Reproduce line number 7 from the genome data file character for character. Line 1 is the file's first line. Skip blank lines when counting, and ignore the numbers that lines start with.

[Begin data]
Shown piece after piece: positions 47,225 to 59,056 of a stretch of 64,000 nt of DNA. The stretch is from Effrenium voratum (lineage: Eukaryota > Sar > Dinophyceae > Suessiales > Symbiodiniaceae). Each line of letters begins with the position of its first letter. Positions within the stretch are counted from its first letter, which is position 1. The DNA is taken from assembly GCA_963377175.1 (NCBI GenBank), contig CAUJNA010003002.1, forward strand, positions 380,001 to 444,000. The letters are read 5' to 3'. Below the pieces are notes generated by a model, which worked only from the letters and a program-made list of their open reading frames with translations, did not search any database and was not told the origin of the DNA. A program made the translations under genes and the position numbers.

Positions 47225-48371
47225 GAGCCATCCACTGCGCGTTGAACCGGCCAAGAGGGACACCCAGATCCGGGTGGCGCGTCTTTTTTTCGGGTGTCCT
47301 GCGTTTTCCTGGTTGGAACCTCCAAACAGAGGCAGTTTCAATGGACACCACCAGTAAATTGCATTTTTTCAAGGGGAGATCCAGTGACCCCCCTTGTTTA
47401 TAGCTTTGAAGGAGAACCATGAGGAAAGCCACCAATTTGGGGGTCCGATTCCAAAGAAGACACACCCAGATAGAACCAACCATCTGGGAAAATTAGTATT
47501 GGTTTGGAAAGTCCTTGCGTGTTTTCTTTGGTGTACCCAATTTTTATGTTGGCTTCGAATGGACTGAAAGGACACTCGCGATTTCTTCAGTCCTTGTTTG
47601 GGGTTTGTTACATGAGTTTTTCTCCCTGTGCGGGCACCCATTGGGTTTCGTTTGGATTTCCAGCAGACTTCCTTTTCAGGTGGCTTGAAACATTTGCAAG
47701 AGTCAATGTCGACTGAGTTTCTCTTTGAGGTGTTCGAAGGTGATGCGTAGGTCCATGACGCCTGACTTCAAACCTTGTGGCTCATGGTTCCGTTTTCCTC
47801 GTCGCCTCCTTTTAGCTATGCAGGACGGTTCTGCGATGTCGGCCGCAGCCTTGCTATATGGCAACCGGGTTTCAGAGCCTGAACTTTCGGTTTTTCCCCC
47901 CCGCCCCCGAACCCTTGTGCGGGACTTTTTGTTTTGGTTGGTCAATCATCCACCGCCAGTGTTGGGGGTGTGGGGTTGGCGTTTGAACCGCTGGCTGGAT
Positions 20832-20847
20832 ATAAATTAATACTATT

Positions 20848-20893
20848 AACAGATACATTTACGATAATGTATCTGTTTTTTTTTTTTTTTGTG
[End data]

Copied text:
47601 GGGTTTGTTACATGAGTTTTTCTCCCTGTGCGGGCACCCATTGGGTTTCGTTTGGATTTCCAGCAGACTTCCTTTTCAGGTGGCTTGAAACATTTGCAAG